# Vacuum distillation of azeotropic mixtures

I was wondering if vacuum distillation can seperate azeotropic mixtures.

Consider the ethanol/water system. At 95.6% ethanol content, the system forms an azeotrope because the vapor composition matches the liquid composition:

As one can see, no further seperation occurs in the condensed ethanol phase (going to the right of the diagram).

One of my questions is: If we start with an 50/50 (v/v) ethanol/water mixture, will eventually all the ethanol boil off, i.e will the starting flask consist completely of water after distillation finished? I get that the received ethanol will only contain 95.6% ethanol, but will the starting mixture contain 100% water after ethanol is boiled off (going to the left of the diagram).

And another question is: At lower pressures, do the vapor composition curve and liquid composition curve intersect or is fractional distillation of ethanol/water possible? At pressures of down to 10 mbar?

• Sorry I meant 10 mbar, that’s what membrane pumps in our lab use Commented Apr 19, 2023 at 15:29
• Vapor pressure at 20 Deg C is about 20 mbar.// Ethanol content would approach 0% asymptotically. // Position of azeotrop composition is pressure dependent, cannot tell in which way. Commented Apr 19, 2023 at 16:25
• You will receive 95.6% ethanol only using reactivation column, otherwise the distillate composition will reflect the partial vapor pressure ratio over the liquid, according the phase diagram. Commented Apr 20, 2023 at 7:07

One of my questions is: If we start with an 50/50 (v/v) ethanol/water mixture, will eventually all the ethanol boil off, i.e will the starting flask consist completely of water after distillation finished? I get that the received ethanol will only contain 95.6% ethanol, but will the starting mixture contain 100% water after ethanol is boiled off (going to the left of the diagram).

Practically yes. Imagine you register the temperature along the distillation. After almost all the ethanol has gone to the other flask, you will register that the tempereature will reach a plateau around $$T \approx 100 \; ^\circ\pu{C}$$. This means that the initial flask has now pure water, if the experiment is performed at ambient pressure.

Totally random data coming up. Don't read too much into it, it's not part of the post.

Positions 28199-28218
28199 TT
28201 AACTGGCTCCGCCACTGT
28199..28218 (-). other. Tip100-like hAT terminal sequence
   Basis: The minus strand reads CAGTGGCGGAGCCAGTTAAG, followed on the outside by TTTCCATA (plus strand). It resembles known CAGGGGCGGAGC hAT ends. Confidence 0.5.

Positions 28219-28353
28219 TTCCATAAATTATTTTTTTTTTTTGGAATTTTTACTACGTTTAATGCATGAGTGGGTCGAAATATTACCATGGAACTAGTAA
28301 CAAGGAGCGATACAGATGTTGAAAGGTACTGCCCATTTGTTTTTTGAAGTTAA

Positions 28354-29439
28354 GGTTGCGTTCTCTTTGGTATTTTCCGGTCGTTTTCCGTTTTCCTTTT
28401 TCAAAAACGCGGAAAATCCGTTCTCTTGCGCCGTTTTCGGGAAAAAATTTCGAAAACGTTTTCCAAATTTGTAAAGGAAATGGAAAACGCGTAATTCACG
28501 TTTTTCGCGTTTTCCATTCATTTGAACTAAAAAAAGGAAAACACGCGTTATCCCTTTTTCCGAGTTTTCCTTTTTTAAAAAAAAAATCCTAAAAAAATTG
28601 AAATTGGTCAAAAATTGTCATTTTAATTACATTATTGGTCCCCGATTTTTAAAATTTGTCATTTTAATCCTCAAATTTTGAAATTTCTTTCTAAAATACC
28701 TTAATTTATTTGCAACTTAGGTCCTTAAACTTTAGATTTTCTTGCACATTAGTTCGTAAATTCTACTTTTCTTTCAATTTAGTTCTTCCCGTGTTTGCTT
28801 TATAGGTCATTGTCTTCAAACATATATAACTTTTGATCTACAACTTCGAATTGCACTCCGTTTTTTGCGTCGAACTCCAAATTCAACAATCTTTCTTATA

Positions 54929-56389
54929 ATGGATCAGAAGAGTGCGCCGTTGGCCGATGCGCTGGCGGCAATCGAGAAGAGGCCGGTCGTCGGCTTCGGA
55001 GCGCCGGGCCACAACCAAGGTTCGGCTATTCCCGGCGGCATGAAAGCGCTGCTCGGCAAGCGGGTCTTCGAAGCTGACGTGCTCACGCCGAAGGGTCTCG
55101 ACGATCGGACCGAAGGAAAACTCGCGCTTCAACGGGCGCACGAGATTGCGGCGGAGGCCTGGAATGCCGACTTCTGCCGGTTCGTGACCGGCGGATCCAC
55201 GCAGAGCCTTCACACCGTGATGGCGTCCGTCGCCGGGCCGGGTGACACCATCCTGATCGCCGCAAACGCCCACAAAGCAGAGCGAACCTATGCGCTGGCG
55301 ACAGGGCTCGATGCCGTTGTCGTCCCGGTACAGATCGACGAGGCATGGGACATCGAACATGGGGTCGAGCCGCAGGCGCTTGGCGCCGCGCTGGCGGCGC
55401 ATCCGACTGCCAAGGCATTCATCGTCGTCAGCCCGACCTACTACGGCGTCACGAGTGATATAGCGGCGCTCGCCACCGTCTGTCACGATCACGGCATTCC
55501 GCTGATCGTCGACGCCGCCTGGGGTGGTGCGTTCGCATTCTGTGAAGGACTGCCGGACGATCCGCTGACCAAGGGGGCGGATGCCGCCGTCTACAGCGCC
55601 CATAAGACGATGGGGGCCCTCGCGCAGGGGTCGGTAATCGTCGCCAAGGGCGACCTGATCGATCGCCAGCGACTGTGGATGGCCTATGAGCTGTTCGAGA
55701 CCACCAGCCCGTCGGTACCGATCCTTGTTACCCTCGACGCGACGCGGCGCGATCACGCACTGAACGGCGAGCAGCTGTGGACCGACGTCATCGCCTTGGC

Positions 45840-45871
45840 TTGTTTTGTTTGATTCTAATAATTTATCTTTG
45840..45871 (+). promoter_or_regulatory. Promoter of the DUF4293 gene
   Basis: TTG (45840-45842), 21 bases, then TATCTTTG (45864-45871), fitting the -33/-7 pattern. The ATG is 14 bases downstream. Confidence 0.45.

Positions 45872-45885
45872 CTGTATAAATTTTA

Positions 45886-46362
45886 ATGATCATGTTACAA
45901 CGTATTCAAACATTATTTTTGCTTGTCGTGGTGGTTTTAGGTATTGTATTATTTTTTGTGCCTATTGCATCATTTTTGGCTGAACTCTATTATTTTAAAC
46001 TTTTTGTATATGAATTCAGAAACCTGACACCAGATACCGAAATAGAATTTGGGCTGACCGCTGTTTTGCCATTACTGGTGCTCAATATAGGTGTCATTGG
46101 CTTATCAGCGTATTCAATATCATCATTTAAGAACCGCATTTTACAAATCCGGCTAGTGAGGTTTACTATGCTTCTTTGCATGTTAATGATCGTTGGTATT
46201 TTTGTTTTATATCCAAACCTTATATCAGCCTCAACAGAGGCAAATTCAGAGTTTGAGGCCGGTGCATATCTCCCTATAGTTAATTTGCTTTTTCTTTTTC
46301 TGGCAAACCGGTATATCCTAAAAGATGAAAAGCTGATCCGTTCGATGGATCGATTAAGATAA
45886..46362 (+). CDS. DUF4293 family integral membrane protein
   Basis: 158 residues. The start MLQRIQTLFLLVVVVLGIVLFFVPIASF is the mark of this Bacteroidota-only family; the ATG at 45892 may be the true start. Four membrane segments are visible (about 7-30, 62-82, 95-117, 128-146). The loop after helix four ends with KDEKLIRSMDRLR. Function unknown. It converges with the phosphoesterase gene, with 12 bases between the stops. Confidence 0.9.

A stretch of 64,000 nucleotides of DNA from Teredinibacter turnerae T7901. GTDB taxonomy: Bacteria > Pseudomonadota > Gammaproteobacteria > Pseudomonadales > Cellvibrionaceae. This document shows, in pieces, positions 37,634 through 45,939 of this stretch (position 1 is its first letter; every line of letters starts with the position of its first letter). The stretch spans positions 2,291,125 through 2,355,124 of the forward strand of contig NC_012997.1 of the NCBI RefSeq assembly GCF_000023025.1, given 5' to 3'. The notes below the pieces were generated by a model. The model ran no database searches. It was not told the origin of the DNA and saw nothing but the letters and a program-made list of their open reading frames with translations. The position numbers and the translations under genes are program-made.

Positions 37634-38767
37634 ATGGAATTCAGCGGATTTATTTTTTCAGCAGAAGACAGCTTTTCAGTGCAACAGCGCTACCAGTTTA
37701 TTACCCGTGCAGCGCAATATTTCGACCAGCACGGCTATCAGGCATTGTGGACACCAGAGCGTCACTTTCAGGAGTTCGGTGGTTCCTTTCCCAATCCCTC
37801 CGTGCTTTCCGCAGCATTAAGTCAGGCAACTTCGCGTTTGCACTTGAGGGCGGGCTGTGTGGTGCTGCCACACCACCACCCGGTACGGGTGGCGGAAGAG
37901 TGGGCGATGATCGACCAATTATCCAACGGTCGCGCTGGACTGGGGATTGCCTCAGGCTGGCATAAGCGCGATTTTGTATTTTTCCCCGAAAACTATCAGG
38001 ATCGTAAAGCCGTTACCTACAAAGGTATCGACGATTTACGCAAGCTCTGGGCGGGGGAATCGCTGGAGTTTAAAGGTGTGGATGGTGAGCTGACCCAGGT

And another question is: At lower pressures, do the vapor composition curve and liquid composition curve intersect or is azeotropic distillation of ethanol/water possible? At pressures of down to 10 mbar?

I will try your claim by the two following elements:

1. The gas phase is modelled by the Soave-Redlick-Kwong EOS.
2. The liquid phase is modelled by the NRTL model. There are the results in Txy diagrams. I will zoom on purpose the values of $$x_\pu{ethanol} \in (0.8,1.0)$$, to see the evolution of the minimum azeotrope more clearly:

Thus, the azeotrope disappears as the pressure decreases. However, working at this values of pressure, is industrially discourarged. As a first rule, you will always avoid running distillation columns in vacuum, because of the energetic costs that it will demand. However, from a thermodynamic point of view, you are correct.

• Wow thanks a lot for this answer :) Commented Apr 20, 2023 at 6:25
• This is this first time I've seen a liquid-vapor equilibrium diagram for a mixture at different pressures, and it's presented really well. Thank you for this contribution! Commented Apr 21, 2023 at 10:39
• @NicolauSakerNeto My pleasure, thanks for the compliment. Commented Apr 22, 2023 at 0:02